Increasingly affordable micro controllers like
Raspberry Pi are enabling cheap devices
that measure sensor data and send it over the internet.
The goal of this document is to introduce
the lightweight protocol
MQTT and its capabilities to send data between devices and other systems,
and to demonstrate them by implementing two clients with
MQTT is a machine-to-machine (M2M)/"Internet of Things" connectivity protocol.
MQTT was developed by Andy Stanford-Clark (IBM) and Arlen Nipper (Eurotech; now Cirrus Link)
in 1999 for the monitoring of an oil pipeline through the desert.
The goals were to have a protocol, designed as bandwidth-efficient and using little battery power,
because the devices were connected via satellite link and this was extremely expensive at that time.
The protocol uses a publish/subscribe architecture in contrast to HTTP with its request/response paradigm.
Publish/Subscribe is event-driven and enables messages to be pushed to clients.
The central communication point is the
MQTT broker, it is in charge of dispatching
all messages between the senders and the rightful receivers. Key elements of the communication are:
- Each client that publishes a message to the broker, includes a topic into the message.
- The topic is the routing information for the broker.
- Each client that wants to receive messages subscribes to a certain topic and the broker delivers all messages with the matching topic to the client.
The difference to HTTP is that a client doesn’t have to pull the information it needs,
but the broker pushes the information to the client, in the case there is something new.
MQTT client has a permanently open TCP connection to the broker.
If this connection is interrupted by any circumstances,
MQTT broker can buffer all messages and send them to the client when it is back online.
1.1 Subscription hierarchy
As mentioned before the central concept in
MQTT, to dispatch messages, is the topics.
A topic is a simple string that can have more hierarchy levels, which are separated by a slash.
A sample topic for sending temperature data of the living room could be house/living-room/temperature. On one hand the client can subscribe to the exact topic or on the other hand it can use a wildcard. The subscription to house/+/temperature would result in all message send to the previously mention topic house/living-room/temperature as well as any topic with an arbitrary value in the place of living room, for example house/kitchen/temperature.
The plus sign is a single level wild card and only allows arbitrary values for one hierarchy. If you need to subscribe to more than one level, for example to the entire subtree, there is also a multilevel wildcard (#). It allows to subscribe to all underlying hierarchy levels. For example house/# is subscribing to all topics beginning with house.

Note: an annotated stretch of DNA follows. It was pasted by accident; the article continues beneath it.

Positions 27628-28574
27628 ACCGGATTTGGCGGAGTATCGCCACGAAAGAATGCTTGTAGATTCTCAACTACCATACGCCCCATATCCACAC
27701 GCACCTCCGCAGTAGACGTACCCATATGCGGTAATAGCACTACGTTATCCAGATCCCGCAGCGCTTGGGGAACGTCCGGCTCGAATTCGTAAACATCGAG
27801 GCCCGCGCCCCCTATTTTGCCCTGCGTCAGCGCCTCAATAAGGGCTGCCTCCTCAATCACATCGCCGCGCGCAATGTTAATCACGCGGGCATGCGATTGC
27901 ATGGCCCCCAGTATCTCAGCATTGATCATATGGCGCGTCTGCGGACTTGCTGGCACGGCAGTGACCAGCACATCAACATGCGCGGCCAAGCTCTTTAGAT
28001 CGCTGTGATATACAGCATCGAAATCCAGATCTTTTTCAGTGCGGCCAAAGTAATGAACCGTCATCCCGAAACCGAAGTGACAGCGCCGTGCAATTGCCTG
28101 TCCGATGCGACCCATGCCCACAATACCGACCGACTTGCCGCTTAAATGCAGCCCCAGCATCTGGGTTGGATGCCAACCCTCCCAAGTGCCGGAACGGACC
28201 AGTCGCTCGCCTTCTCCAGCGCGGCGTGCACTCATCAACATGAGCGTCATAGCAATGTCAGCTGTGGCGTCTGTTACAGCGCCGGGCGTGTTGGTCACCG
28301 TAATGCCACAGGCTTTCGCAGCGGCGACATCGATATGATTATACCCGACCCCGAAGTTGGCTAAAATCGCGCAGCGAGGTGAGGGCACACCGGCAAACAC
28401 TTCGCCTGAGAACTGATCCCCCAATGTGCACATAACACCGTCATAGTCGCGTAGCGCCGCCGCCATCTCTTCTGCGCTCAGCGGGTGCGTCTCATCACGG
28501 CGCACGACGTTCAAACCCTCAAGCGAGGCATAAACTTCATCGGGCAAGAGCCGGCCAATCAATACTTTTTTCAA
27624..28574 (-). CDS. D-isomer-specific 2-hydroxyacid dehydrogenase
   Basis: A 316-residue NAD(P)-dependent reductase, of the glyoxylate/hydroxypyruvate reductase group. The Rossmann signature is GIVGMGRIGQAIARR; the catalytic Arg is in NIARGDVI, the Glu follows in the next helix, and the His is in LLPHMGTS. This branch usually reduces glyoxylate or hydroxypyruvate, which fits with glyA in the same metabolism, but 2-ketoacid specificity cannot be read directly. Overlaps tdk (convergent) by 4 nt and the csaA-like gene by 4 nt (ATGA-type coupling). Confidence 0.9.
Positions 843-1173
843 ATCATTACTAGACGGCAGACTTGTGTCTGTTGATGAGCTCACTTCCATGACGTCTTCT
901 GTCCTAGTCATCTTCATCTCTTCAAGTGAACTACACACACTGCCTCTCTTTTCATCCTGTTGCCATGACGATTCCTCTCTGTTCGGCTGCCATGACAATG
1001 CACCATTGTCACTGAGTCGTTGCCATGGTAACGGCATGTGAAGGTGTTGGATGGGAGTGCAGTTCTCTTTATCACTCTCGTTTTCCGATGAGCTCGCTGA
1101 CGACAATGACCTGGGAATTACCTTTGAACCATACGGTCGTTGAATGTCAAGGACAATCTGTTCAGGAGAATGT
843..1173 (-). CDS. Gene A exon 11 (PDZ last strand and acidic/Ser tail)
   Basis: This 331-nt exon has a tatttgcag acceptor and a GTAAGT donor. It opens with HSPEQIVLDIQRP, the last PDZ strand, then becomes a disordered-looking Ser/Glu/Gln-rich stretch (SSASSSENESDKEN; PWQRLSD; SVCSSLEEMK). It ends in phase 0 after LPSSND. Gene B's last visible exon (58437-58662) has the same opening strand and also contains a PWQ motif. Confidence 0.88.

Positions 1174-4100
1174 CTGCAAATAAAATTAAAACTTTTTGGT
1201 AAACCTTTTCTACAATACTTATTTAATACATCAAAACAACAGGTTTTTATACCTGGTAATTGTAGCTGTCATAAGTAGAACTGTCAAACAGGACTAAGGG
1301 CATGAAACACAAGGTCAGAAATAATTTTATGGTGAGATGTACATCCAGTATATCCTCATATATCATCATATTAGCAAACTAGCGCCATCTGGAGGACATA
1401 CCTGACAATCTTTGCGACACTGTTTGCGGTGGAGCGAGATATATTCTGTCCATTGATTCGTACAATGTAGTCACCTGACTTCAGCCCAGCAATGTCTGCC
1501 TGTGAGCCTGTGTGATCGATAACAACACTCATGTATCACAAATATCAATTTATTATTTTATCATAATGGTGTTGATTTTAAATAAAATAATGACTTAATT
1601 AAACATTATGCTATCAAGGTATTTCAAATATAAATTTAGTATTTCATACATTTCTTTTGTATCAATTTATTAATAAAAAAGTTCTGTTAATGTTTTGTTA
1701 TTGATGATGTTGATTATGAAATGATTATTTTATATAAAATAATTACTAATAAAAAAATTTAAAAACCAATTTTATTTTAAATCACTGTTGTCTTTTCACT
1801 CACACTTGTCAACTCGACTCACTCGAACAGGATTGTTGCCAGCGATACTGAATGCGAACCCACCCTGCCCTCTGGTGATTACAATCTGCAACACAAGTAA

Messages in MQTT are published on topics. There is no need to configure a topic, publishing on it is enough. Topics are treated as a hierarchy, using a slash (/) as a separator. This allows sensible arrangement of common themes to be created, much in the same way as a filesystem. For example, multiple computers may all publish their hard drive temperature information on the following topic, with their own computer and hard drive name being replaced as appropriate:
Clients can receive messages by creating subscriptions. A subscription may be to an explicit topic, in which case only messages to that topic will be received, or it may include wildcards. Two wildcards are available, + or #. The + can be used as a wildcard for a single level of hierarchy. It could be used with the topic above to get information on all computers and hard drives as follows:
1.3 Quality of service
MQTT defines three levels of Quality of Service (QoS). The QoS defines how hard the broker/client will try to ensure that a message is received. Messages may be sent at any QoS level, and clients may attempt to subscribe to topics at any QoS level. This means that the client chooses the maximum QoS it will receive. For example, if a message is published at QoS 2 and a client is subscribed with QoS 0, the message will be delivered to that client with QoS 0. If a second client is also subscribed to the same topic, but with QoS 2, then it will receive the same message but with QoS 2. For a second example, if a client is subscribed with QoS 2 and a message is published on QoS 0, the client will receive it on QoS 0.
Higher levels of QoS are more reliable, but involve higher latency and have higher bandwidth requirements.
- 0: The broker/client will deliver the message once, with no confirmation.
- 1: The broker/client will deliver the message at least once, with confirmation required.
- 2: The broker/client will deliver the message exactly once by using a four step handshake.
2 Publish and Subscribe
MQTT client is connected to a broker, it can publish messages.
MQTT has a topic-based
filtering of the messages on the broker, so each
message must contain a topic, which will be used by the broker to forward the message
to interested clients. Each message typically has a payload which contains the actual
data to transmit in byte format.
MQTT is data-agnostic and it totally depends on the
use case how the payload is structured. It’s completely up to the sender if it wants
to send binary data, textual data or even full-fledged XML or JSON.
MQTT publish message also has some more attributes, which we’re going discuss in detail: